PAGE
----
Young people on a mission
While many teenagers sleep or play video games all weekend, 40 of their peers are flying planes, firing weapons and honing their survival skills in the bush.
Lying in bed all morning is unthinkable to cadets in the Porirua Air Training Corps, who relish opportunities such as spending a week in Waiouru barracks, rising at 5am and eating meals alongside real soldiers.
Bishop Viard College student Alex Ogilvie, 15, recently spent his school holidays doing just that, as part of a leadership training course that resulted in his promotion to corporal.
Alex wants to become an Air Force medic and said being a cadet had given him the skills and confidence to pursue his goals.
‘‘ It really teaches you to be always prepared and have everything to the standard it should be, and how to lead people,’’ he said.
‘‘ You can just feel yourself improve every year. You get more organised, more self-disciplined. You can get up at five in the morning and do all these jobs.’’
The cadets meet every Monday at 6.30pm for drill practice at Ngatitoa Domain.
Drill was an essential part of discipline and leadership because experienced cadets taught newbies the ropes, said officer Chris Asbery, one of the squadron’s leaders. ‘‘The whole ethos is leadership,’’ he said.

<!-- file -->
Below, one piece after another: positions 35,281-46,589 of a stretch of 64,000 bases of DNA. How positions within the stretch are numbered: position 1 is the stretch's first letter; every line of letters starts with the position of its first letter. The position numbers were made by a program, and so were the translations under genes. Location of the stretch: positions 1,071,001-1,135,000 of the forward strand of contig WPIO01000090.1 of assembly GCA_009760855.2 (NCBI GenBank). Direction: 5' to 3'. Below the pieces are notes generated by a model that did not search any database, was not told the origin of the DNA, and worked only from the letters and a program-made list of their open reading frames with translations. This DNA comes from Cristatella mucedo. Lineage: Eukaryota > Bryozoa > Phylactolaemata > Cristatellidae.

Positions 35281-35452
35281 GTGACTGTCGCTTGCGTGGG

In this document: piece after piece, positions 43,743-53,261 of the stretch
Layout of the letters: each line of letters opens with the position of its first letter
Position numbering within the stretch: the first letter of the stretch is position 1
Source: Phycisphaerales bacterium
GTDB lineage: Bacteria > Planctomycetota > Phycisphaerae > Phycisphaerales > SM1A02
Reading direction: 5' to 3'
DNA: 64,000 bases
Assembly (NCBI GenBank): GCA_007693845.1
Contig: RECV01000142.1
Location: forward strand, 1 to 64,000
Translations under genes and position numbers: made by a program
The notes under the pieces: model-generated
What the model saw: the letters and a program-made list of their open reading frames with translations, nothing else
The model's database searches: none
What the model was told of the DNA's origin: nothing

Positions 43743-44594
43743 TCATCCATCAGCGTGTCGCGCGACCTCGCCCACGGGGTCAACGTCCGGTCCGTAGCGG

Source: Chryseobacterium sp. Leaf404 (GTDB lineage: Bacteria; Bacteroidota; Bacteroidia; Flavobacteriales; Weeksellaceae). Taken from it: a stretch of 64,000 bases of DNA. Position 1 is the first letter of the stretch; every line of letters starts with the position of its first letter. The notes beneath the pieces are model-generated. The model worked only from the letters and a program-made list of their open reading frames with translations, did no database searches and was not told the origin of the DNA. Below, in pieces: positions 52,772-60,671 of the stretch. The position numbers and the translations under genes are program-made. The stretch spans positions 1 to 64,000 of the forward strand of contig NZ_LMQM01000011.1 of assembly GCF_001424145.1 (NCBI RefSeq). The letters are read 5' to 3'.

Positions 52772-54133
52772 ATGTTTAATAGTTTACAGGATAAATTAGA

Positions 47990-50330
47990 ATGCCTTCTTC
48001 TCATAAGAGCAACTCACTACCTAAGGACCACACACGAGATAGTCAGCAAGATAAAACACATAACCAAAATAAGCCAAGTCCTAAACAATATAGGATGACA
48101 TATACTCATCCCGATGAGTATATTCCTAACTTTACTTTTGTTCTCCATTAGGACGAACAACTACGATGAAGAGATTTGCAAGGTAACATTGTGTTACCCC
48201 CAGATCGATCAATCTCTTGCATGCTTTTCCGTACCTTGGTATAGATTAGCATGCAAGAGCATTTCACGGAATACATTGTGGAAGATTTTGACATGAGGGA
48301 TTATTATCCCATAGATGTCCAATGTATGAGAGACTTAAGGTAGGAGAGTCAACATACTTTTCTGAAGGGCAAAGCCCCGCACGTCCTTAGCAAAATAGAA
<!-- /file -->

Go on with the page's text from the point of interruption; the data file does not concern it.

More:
Most teens were attracted to air cadets for the flying lessons, which were held at Paraparaumu airport every six weeks, Mr Asbery said.
‘‘That’s our big draw. Sea cadets have boats, army cadets have mud, because they don’t have tanks, and we have planes.’’
Every second weekend cadets can get stuck into activities or attend courses as diverse as plane navigation, bushcraft and first aid.
‘‘We’ll be flying, camping, shooting. It’s pretty full on,’’ Mr Asbery said.
The confidence cadets gave to some teenagers was remarkable, he said.
Tawa College student Grace O’Neill, 13, had come out of her shell in the months since joining, a change her teachers and family had commented on, Mr Asbery said.
‘‘From a girl who wouldn’t say boo to a goose to someone who can interact – it was a pretty steep learning curve.’’
Another new recruit, 13-yearold Tawa College student Zac Rose, said learning to fly with the cadets had changed his whole life plan. ‘‘It was amazing. It’s awesome. I took off wanting to be a computer programmer, I landed wanting to be an Air Force pilot.’’
Gun un-shy: Grace O’Neill, 13, overcame her shyness after joining the Porirua air cadets and has thrown herself into activities such as rifle training.